Wednesday, February 20, 2008

All is Well (?)

When Demetrios holds me and I’m crying in his arms, it seems to me, as it always has, as if Christ Himself were holding me in His arms. Then, no matter how bad external things are, I am deeply aware that they cannot affect the inner man; that in that sense, the old Mormon hymn is right to say, “All is well, all is well!” Not, “It is well with my soul” in the sense that my soul is in good shape; God knows it isn’t. But in the sense St. Paul meant when he wrote, “We are hard-pressed on every side, yet not crushed; we are perplexed, but not in despair; persecuted, but not forsaken; struck down, but not destroyed…” (2 Corinthians 4:8-9)

The other night, crying in Demetrios’ arms again, I began to ponder what it would be like to die of cancer, or of anything else, and to contemplate the certain hope we have, that whatever that experience may be, however difficult and frightening, when we reach the very bottom of it, the darkest part of the pit – then, suddenly, we are in the arms of Christ, and all is light and all is peace and all is well. (And for that matter, we are in His arms all through the whole process, but consummately in the end.)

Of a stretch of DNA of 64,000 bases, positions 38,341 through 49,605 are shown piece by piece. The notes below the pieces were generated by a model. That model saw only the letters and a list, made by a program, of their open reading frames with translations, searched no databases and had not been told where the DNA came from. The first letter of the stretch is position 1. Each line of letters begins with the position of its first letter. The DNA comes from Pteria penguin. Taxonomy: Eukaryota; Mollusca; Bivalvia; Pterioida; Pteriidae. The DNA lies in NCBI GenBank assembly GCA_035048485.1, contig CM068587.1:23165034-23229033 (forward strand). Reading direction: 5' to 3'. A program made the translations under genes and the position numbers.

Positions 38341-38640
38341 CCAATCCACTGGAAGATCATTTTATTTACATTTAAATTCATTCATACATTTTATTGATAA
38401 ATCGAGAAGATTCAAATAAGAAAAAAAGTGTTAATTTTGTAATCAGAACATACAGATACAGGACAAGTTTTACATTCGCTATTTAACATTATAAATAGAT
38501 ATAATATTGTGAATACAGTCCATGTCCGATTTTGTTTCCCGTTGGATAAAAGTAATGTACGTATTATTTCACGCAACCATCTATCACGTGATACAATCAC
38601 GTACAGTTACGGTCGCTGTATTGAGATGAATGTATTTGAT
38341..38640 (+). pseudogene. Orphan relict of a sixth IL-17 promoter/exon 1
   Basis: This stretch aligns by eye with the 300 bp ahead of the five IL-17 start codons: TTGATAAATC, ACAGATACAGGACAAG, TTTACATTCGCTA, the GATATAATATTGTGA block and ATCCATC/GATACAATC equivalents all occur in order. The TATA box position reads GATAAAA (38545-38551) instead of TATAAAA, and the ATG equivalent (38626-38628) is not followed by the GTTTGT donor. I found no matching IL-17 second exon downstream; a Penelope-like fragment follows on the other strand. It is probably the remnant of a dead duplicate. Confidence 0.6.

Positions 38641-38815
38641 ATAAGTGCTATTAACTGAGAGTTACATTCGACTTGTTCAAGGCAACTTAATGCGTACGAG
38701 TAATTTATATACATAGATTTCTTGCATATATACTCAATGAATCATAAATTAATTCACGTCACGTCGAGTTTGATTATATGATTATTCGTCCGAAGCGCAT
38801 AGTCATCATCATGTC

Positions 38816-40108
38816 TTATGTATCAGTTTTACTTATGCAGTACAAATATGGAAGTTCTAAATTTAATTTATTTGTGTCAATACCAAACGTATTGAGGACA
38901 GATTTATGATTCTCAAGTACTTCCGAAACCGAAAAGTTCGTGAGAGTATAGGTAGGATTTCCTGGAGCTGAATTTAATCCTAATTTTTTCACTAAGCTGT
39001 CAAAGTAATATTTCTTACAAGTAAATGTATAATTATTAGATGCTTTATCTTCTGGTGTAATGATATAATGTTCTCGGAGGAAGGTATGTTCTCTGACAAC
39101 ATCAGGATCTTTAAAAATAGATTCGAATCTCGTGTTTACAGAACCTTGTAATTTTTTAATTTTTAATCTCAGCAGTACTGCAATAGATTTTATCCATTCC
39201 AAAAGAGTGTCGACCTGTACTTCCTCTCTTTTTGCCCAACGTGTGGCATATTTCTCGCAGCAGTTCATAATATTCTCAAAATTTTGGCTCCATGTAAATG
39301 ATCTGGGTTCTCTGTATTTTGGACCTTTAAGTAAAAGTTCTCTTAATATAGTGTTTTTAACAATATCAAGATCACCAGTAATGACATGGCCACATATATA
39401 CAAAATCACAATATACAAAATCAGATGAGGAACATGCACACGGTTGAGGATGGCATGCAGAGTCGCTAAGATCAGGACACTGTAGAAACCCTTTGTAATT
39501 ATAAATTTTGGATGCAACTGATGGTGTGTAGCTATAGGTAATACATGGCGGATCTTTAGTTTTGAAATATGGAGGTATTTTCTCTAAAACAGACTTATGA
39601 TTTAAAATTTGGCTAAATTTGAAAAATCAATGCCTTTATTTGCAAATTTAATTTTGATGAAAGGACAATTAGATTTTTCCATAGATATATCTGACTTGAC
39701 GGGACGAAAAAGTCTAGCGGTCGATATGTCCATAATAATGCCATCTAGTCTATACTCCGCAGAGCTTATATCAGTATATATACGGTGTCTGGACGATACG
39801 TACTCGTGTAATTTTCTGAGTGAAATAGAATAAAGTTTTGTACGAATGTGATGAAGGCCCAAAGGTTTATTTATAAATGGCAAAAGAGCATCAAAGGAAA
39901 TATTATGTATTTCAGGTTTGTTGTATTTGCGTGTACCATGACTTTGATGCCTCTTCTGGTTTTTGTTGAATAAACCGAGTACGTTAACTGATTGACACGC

Then I began wondering whether that happens to every child who dies. But why stop at children? I asked myself, “Do you think that is the experience of everyone, at death? They find themselves in the Lord’s strong, tender arms? Then surely that will give them the courage to face anything. Surely they will be able to face their own misspent lives, and joyously renounce everything that stood between them and their Lord, and cling to Him, grateful that the disobedience of their bodies is now ended and nothing more separates them…”

And then I remembered. Sure, everybody who dies does find himself in Christ’s loving embrace. God will have all His children back, as is right and good. And they will all worship Him.

It’s just that some people, incredible as it sounds, may find that situation horrifying, intolerable, sheer hell.

Or maybe not. The Orthodox, at least, are allowed and encouraged to hope that somehow, in a way yet to be revealed, miraculously, hell may be empty.

(Words to that lovely Mormon hymn, ”Come, Come, ye Saints”, a quintessentially American song, are here;


Anonymous said...

A beautiful post, and a powerful testimony of faith. Thank you for sharing. I imagine that when we die, we will have so much joy we will wonder why we ever didn't do it sooner! :) But perhaps the longer we live on earth, and the more challenges we overcome and relationships we make, the sweeter our homecoming will be. All is well!